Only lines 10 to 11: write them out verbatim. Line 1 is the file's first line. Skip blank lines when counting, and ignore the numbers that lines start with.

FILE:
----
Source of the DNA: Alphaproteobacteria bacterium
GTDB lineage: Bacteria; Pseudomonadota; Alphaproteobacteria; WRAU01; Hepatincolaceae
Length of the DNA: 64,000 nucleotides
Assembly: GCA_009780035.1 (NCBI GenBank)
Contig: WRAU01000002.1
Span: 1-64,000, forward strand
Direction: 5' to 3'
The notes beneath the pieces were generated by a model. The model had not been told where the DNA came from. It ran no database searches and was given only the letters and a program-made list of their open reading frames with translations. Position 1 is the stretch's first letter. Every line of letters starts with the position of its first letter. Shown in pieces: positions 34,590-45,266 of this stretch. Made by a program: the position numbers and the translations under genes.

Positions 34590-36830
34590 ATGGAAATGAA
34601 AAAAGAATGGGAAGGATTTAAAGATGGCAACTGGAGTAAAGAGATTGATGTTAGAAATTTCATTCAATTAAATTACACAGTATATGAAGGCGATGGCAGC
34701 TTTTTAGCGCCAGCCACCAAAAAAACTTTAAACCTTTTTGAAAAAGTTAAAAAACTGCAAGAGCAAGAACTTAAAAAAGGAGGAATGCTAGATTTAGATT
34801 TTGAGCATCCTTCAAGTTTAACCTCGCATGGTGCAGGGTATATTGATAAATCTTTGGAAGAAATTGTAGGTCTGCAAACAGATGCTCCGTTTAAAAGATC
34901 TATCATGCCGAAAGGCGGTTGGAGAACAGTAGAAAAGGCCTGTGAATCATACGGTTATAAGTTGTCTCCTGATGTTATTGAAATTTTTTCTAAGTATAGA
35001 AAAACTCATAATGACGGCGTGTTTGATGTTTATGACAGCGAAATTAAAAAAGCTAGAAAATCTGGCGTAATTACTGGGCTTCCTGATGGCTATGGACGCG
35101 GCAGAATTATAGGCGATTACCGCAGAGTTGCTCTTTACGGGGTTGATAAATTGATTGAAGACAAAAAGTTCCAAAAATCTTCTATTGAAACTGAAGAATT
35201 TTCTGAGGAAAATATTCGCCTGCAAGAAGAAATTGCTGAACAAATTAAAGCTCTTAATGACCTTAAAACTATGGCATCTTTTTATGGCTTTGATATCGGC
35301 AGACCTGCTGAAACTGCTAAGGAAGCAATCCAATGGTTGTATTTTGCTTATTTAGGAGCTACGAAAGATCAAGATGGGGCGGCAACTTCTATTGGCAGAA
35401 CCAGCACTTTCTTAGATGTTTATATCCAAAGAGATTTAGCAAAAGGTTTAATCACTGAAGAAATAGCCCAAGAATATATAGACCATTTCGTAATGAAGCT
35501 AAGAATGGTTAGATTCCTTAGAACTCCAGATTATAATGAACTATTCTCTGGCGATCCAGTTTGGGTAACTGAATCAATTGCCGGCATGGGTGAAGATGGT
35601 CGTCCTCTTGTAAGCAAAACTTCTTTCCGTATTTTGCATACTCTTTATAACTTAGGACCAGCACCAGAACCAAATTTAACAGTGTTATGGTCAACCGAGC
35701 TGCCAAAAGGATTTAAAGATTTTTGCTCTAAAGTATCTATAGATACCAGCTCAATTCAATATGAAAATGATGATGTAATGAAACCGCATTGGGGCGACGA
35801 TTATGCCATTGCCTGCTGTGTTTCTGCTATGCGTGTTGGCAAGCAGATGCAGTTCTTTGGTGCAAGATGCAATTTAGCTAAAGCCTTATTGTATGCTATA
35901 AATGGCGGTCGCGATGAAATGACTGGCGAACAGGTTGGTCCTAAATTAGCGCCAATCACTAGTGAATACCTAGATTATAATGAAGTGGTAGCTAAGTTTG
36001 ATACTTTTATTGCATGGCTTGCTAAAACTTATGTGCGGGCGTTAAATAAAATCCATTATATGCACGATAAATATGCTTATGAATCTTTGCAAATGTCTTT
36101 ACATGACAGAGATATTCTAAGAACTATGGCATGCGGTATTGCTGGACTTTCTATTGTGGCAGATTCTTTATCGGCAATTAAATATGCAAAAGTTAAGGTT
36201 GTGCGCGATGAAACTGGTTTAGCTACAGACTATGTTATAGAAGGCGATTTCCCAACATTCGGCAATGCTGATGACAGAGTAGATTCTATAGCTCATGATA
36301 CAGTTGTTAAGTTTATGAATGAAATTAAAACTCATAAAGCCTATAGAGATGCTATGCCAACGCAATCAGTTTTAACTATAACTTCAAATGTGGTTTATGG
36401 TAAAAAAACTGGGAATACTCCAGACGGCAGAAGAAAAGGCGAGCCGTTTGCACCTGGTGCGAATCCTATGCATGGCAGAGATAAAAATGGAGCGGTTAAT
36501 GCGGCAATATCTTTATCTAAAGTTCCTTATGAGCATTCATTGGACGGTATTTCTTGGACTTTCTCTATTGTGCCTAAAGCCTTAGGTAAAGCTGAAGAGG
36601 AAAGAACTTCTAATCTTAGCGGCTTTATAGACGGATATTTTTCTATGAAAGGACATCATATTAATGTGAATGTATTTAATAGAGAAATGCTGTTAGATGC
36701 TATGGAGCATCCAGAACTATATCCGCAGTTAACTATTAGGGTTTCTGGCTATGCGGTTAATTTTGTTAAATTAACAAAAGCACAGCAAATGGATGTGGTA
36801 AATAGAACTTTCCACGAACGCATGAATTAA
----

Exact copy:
34590 ATGGAAATGAA
34601 AAAAGAATGGGAAGGATTTAAAGATGGCAACTGGAGTAAAGAGATTGATGTTAGAAATTTCATTCAATTAAATTACACAGTATATGAAGGCGATGGCAGC